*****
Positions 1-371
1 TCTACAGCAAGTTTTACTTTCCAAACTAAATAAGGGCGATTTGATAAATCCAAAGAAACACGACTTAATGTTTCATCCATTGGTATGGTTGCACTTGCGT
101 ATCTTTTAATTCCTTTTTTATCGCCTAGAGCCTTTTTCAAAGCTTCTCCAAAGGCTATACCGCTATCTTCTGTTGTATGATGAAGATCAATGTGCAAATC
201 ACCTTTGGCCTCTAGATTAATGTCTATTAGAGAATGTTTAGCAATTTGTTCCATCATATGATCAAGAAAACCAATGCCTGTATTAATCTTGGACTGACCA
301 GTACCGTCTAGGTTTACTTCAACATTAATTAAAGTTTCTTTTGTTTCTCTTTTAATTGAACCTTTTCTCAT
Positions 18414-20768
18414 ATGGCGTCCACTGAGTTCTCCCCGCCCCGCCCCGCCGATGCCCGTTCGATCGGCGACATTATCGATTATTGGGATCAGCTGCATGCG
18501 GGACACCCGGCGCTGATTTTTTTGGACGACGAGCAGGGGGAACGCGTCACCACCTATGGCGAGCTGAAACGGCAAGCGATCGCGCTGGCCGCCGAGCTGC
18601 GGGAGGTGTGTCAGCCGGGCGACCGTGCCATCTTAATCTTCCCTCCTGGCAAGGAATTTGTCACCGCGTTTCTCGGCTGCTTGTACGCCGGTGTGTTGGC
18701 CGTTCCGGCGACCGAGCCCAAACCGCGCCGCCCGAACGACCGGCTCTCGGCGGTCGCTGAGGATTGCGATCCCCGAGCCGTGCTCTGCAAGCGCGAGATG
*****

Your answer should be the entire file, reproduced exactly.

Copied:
Positions 1-371
1 TCTACAGCAAGTTTTACTTTCCAAACTAAATAAGGGCGATTTGATAAATCCAAAGAAACACGACTTAATGTTTCATCCATTGGTATGGTTGCACTTGCGT
101 ATCTTTTAATTCCTTTTTTATCGCCTAGAGCCTTTTTCAAAGCTTCTCCAAAGGCTATACCGCTATCTTCTGTTGTATGATGAAGATCAATGTGCAAATC
201 ACCTTTGGCCTCTAGATTAATGTCTATTAGAGAATGTTTAGCAATTTGTTCCATCATATGATCAAGAAAACCAATGCCTGTATTAATCTTGGACTGACCA
301 GTACCGTCTAGGTTTACTTCAACATTAATTAAAGTTTCTTTTGTTTCTCTTTTAATTGAACCTTTTCTCAT
Positions 18414-20768
18414 ATGGCGTCCACTGAGTTCTCCCCGCCCCGCCCCGCCGATGCCCGTTCGATCGGCGACATTATCGATTATTGGGATCAGCTGCATGCG
18501 GGACACCCGGCGCTGATTTTTTTGGACGACGAGCAGGGGGAACGCGTCACCACCTATGGCGAGCTGAAACGGCAAGCGATCGCGCTGGCCGCCGAGCTGC
18601 GGGAGGTGTGTCAGCCGGGCGACCGTGCCATCTTAATCTTCCCTCCTGGCAAGGAATTTGTCACCGCGTTTCTCGGCTGCTTGTACGCCGGTGTGTTGGC
18701 CGTTCCGGCGACCGAGCCCAAACCGCGCCGCCCGAACGACCGGCTCTCGGCGGTCGCTGAGGATTGCGATCCCCGAGCCGTGCTCTGCAAGCGCGAGATG